Our dearly loved Sheila Katherine Batey, born Oct. 12, 1949, in Pullman, died peacefully in her home in Winchester, Idaho, on Jan. 9, 2013, due to complications of kidney failure. Sheila wishes to be remembered for her political involvement, which she recalls started in sixth grade. In Pullman and later in Moscow, Sheila was an advocate for the mentally ill and testified before a Washington state legislative subcommittee on mental illness during Gov. Booth Gardner's term in the 1980s. In the late 1970s, Sheila completed a degree in anthropology at Washington State University with social work and women studies emphases. Over the years, she supported others with mental illness, including those at Gritman Adult Day Health center in Moscow and at her final residence at Lakeside Residential Care in Winchester.
Sheila's great loves were nature, music of all cultures, writing and matters of the spirit. She wrote, "At my passing, speak of the fresh air, the sky, the water, and of all those childhood memories of playful wonderment and adventure." Sheila wrote two large unpublished manuscripts of poetry and essays titled "Mad Theology" and "God Found Me on the Locked Ward of an Insane Asylum." She pursued her interest in world religions and spirituality in lifelong study and conversation.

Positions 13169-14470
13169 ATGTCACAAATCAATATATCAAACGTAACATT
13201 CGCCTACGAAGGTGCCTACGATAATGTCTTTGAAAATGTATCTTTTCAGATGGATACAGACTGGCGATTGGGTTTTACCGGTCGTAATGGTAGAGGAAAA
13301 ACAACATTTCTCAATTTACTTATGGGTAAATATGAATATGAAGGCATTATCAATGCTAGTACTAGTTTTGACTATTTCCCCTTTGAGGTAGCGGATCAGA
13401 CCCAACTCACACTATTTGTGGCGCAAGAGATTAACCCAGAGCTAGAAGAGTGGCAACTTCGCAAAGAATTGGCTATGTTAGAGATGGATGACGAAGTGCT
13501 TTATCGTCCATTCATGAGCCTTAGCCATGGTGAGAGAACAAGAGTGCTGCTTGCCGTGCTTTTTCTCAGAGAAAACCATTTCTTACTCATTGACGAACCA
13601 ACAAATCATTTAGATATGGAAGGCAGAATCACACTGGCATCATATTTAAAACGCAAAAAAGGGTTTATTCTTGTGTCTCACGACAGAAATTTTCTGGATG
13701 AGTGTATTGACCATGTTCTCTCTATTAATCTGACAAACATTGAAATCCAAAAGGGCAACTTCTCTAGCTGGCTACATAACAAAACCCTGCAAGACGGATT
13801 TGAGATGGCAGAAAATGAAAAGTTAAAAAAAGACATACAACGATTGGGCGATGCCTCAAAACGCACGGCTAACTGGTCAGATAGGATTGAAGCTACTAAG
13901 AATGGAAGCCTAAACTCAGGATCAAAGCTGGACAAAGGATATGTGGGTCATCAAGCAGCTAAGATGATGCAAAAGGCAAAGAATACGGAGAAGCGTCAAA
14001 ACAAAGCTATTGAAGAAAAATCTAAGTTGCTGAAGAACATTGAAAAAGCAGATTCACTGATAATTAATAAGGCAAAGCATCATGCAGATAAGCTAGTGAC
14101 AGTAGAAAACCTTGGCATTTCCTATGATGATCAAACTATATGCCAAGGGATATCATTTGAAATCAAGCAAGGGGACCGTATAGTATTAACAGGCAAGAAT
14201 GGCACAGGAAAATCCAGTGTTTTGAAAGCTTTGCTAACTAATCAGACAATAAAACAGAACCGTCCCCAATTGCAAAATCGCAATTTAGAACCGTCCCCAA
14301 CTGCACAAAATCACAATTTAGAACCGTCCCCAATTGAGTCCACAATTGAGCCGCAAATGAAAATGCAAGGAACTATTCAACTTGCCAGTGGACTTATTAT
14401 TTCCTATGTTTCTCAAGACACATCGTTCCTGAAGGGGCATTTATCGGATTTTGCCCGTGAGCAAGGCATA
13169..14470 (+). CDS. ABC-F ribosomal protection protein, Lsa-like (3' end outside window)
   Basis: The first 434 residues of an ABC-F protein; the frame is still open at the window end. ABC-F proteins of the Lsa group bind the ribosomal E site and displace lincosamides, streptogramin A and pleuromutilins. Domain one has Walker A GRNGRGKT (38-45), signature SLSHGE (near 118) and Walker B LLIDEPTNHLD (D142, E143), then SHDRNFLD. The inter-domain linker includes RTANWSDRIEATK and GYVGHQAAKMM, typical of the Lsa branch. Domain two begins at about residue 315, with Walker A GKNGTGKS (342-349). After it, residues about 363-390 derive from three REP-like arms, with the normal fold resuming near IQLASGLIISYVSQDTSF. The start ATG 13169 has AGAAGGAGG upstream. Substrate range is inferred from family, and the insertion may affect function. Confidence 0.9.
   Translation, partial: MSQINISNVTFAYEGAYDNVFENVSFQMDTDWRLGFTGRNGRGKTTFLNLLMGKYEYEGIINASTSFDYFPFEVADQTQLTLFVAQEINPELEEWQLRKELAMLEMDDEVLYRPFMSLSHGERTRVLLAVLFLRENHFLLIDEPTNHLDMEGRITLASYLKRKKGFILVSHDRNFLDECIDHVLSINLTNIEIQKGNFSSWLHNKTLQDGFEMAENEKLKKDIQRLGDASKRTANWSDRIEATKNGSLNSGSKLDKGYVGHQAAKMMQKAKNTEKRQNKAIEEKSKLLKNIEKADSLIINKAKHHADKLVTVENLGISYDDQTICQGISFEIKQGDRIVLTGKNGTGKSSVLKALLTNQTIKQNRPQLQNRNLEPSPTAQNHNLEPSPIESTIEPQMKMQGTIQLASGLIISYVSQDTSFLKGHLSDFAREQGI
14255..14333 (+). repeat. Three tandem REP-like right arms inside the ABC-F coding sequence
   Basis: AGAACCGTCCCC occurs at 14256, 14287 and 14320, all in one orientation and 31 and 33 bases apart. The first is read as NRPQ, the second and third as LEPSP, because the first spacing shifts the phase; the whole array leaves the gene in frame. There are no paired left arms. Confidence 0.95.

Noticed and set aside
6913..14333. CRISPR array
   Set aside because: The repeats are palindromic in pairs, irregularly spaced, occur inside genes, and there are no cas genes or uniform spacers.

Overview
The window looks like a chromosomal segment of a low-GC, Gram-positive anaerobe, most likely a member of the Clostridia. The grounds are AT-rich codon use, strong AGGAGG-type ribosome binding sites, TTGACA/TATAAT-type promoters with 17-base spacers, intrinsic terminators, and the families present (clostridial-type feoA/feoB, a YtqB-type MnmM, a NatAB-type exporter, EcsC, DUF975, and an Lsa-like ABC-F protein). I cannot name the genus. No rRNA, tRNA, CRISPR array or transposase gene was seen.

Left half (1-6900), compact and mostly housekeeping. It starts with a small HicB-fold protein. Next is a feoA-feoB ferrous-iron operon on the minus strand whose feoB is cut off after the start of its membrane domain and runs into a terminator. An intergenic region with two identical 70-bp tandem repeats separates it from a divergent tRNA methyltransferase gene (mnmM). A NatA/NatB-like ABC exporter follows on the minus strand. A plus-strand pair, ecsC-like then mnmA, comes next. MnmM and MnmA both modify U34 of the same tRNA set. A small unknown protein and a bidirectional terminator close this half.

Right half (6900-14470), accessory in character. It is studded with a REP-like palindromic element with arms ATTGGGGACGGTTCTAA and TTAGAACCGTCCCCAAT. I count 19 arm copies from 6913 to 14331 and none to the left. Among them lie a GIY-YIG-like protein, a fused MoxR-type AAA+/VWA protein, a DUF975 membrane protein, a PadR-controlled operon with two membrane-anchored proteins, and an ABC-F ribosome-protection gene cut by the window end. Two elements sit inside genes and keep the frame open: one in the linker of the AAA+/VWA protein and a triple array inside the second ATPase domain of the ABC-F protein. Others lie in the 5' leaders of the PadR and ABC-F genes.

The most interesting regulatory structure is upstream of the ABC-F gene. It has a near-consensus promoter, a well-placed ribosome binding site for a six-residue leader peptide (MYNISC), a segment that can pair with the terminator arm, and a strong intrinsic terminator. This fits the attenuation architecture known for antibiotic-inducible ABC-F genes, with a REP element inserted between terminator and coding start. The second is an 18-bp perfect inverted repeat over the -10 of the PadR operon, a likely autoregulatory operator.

She was preceded in death by her father, Harry Hallsted Batey Jr., on Nov. 17, 2001. She is survived by her mother, Kate Batey; older brother, Tom; and younger sisters Anne and Barbara. Sheila's extended family includes aunts, uncles, first and second cousins, brothers-in-law, a sister-outlaw, a nephew, members of the Beaver Creek Camp Association of Priest Lake, and a large circle of friends, whom she deeply appreciated for their letters and calls in her last weeks.
Our family plans a memorial celebration of her life this summer at Priest Lake. Remembrances can be made in her name to the National Alliance on Mental Illness: NAMI, 3803 N. Fairfax Drive, Suite 100, Arlington, VA 22203; (800) 950-NAMI; www.nami.org.